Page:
I have been looking through scubaboard.com's Accidents and Incidents forum. They have a place where other divers can share their "Near Misses and Lessons Learned". In this forum, divers can share what went wrong, what they did and what they learned from it. The rules of the forum are that it is a flame-free zone. You can see for yourself what responses there are like: http://www.scubaboard.com/forums/accidents-incidents/ (click on "Near Misses and Lessons Learned").
The main ideas supporting this forum are that each diver is responsible for his or her own safety, and that by sharing openly without fear we can learn from each other's mistakes.
Indeed, I agree with npallasi on this. Having an area where divers are able to share their experiences and allow others to have case studies to learn from will be good.
I feel that most dive agencies in general are not putting enough stress on the risks involved with diving. And even if they do, they only touch the surface without the clear cut seriousness about the issue. It's probably too much to go Army style, with pictures of accidents and such, but it would be great to incorporate real life stories and case studies into theory lessons, even for Open Water Diver courses. It allows the (potential) divers to think through if they have the sufficient skills and confidence to take on the course, or if they require more practice.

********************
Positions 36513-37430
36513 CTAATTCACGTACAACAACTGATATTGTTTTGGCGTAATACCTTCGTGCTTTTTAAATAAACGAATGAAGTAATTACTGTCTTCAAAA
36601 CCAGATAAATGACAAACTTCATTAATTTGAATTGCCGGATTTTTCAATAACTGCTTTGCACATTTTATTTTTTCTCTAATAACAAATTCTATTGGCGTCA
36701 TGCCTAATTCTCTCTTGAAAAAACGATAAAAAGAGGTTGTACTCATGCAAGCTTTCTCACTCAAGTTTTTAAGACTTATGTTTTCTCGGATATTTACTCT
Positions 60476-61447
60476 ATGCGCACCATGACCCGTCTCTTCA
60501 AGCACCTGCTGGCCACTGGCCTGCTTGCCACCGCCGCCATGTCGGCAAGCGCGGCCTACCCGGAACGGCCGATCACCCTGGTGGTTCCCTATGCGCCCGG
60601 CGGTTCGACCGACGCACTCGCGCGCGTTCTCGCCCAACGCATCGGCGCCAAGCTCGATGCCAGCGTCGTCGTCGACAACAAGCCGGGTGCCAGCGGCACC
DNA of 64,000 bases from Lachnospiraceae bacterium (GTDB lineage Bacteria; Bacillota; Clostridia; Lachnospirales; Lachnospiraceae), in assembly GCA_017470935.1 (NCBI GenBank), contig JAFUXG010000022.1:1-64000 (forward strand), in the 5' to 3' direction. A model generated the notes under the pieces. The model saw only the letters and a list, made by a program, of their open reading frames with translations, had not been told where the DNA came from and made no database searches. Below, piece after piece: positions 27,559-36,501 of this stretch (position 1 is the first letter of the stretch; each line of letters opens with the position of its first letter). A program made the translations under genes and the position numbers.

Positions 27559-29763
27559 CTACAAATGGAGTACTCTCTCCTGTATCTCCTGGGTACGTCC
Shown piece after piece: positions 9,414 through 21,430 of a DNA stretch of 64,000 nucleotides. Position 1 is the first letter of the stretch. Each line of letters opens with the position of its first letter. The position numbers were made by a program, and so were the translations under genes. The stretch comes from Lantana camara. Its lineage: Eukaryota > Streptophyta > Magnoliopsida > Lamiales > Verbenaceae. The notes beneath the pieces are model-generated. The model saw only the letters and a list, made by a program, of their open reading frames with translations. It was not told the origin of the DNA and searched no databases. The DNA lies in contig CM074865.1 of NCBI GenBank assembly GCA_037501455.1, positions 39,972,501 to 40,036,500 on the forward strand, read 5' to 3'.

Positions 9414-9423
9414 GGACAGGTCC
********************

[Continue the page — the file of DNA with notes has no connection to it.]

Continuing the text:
Dive centers themselves should allow divers who are not confident of their current skills to change their course/trip package if necessary. For example, a diver with 5 logged dives signed up for an Advanced Open Water course, but upon attending the theory lesson, feels that he/she is not confident for a night and deep dive. The dive center by allowing him/her to switch to a leisure trip - and refund a portion or offer a discount on the next course - will definitely promote a safer thinking attitude with their divers.
On the diver's part, the buddy and divemasters/instructors should be informed if they are using any new equipment. I've seen a few divers purchase new gear from shops, and take the new equipment on dives immediately, and they really mess things up for themselves when they aren't familiar with their configuration. I've seen a scenario, where the diver got so stressed up with not losing his pointer, and clutching to it all through the dive, he didn't even clear his mask and was struggling to see. His buddy was away snapping pictures and the dive guide was at the front of the group.
As much as scuba diving is proclaimed as a buddy sport, being self-sufficient is the way to go. No buddy is able to stick by one's side all the way through and be their "backup". It's always the diver's onus to be responsible for their own safety by having their own backup equipment for redundancy and learning how to use them. It's pretty much like driving - if you have a flat tire, you may have a spare but not know how to change it, you'd still need someone to stop by to help. Maybe you'd figure it out eventually, but the difference is that in diving, every second matters.